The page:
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EU warns Georgia over impact of ‘foreign agent’ law

The European Union has warned Georgia that the adoption of its ‘foreign agent’ law would negatively impact progress on the path to membership of the bloc.

“This is a very concerning development and the final adoption of this legislation would negatively impact Georgia’s progress on its EU path,” the EU’s diplomatic service said in a statement.

“This law is not in line with EU core norms and values,” it said.

“The proposed legislation would limit the capacity of civil society and media organisations to operate freely, could limit freedom of expression and unfairly stigmatise organisations that deliver benefits to the citizens of Georgia,” it said.

Georgia’s parliament has approved the first reading of the bill, which has provoked several days of protests by critics who see it as authoritarian and Russian-inspired, Georgian media reported.

Eighty-three out of 150 deputies voted in favour of the bill, while opposition MPs boycotted the vote. It must pass two more readings before becoming law.

The bill would require organisations receiving more than 20% of their funding from abroad to register as agents of foreign influence, and has been compared by critics to a law that Russia has used extensively to crack down on dissent.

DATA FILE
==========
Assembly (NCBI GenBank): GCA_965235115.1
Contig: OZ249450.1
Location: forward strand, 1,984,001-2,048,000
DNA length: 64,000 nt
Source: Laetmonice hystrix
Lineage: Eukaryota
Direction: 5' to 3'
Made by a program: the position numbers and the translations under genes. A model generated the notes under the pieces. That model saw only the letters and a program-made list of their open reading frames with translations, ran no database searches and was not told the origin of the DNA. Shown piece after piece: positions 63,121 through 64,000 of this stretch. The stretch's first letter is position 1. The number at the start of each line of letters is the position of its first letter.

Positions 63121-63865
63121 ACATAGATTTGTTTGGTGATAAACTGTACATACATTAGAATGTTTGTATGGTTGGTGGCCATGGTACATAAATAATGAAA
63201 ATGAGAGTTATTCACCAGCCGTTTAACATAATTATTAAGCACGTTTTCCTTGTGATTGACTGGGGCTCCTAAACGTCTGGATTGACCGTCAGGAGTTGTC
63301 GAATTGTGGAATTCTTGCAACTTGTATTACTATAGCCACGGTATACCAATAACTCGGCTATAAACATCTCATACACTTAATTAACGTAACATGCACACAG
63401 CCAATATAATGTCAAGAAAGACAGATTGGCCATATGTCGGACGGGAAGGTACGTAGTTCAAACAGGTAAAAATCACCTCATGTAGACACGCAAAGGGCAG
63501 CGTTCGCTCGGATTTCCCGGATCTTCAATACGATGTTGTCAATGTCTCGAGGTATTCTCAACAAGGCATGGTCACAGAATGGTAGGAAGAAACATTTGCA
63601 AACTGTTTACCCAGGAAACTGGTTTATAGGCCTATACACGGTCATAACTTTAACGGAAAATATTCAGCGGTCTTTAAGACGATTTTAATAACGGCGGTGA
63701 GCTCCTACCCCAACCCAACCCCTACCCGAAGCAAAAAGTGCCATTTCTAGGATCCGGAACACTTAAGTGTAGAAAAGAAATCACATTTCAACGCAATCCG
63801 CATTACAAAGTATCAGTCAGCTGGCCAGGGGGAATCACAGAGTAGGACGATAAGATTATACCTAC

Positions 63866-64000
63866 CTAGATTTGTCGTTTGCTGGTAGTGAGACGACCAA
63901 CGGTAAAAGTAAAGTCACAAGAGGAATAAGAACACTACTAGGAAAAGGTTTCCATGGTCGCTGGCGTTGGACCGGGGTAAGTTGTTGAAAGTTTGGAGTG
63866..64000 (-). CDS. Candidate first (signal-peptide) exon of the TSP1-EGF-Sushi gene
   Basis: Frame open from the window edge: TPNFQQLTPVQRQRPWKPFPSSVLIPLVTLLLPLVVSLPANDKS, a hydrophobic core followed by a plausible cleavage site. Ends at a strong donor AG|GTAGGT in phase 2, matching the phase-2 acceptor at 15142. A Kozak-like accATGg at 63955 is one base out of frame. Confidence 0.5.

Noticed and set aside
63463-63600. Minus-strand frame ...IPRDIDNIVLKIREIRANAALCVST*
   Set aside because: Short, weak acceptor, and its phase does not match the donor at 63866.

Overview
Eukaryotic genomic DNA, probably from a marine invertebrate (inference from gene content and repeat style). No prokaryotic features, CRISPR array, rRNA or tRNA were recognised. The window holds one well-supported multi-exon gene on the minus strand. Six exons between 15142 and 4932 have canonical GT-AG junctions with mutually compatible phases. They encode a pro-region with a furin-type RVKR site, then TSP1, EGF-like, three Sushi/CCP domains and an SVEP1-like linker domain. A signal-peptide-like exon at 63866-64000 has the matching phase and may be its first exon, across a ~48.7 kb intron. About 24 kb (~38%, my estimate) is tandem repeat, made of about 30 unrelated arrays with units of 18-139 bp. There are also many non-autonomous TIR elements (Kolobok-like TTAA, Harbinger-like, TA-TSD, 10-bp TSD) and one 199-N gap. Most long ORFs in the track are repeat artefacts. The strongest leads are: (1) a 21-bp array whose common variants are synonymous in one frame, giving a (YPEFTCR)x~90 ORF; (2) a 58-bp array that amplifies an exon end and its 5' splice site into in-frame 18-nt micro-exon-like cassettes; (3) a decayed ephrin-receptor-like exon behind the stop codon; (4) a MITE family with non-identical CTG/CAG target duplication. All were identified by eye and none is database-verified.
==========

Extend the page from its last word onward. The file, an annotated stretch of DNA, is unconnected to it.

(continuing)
Its fate is widely seen as a test of whether Georgia, 33 years after the collapse of the Soviet Union, intends to pursue a path of integration with the West or move back closer towards Russia.

Yesterday, protesters clashed with riot police who used pepper spray to clear the area around parliament of thousands of demonstrators shouting slogans against what they call “the Russian law”.

Protesters and police clashed during demonstrations in Tiblisi last night

Opposition groups have called for more protests tonight.

Russia is widely disliked in the South Caucasus country of 3.7 million, which lost a brief war with Russia over the Moscow-backed breakaway territory of South Ossetia in 2008.

The United States, Britain and European countries have all warned against passing the bill. The EU, which gave Georgia candidate status in December, has said the draft law is incompatible with its values.

A woman speaks to police during protests outside parliament buildings in Tiblisi

The Kremlin said that it had nothing to do with the foreign agent bill, which it defended as a “normal practice”. Spokesman Dmitry Peskov said it was being used by outside actors to stoke anti-Russian sentiment.

The ruling Georgian Dream party, which has faced accusations of authoritarianism and excessive closeness to Russia, says the bill is necessary to promote transparency and combat “pseudo-liberal values” imposed by foreigners.

The bill, which was initially introduced in March 2023 but shelved after two nights of violent protests, has increased divisions in an already deeply polarised Georgia.

A coalition of opposition groups, civil society, celebrities, and the country’s figurehead president have rallied against the ruling party to oppose it.

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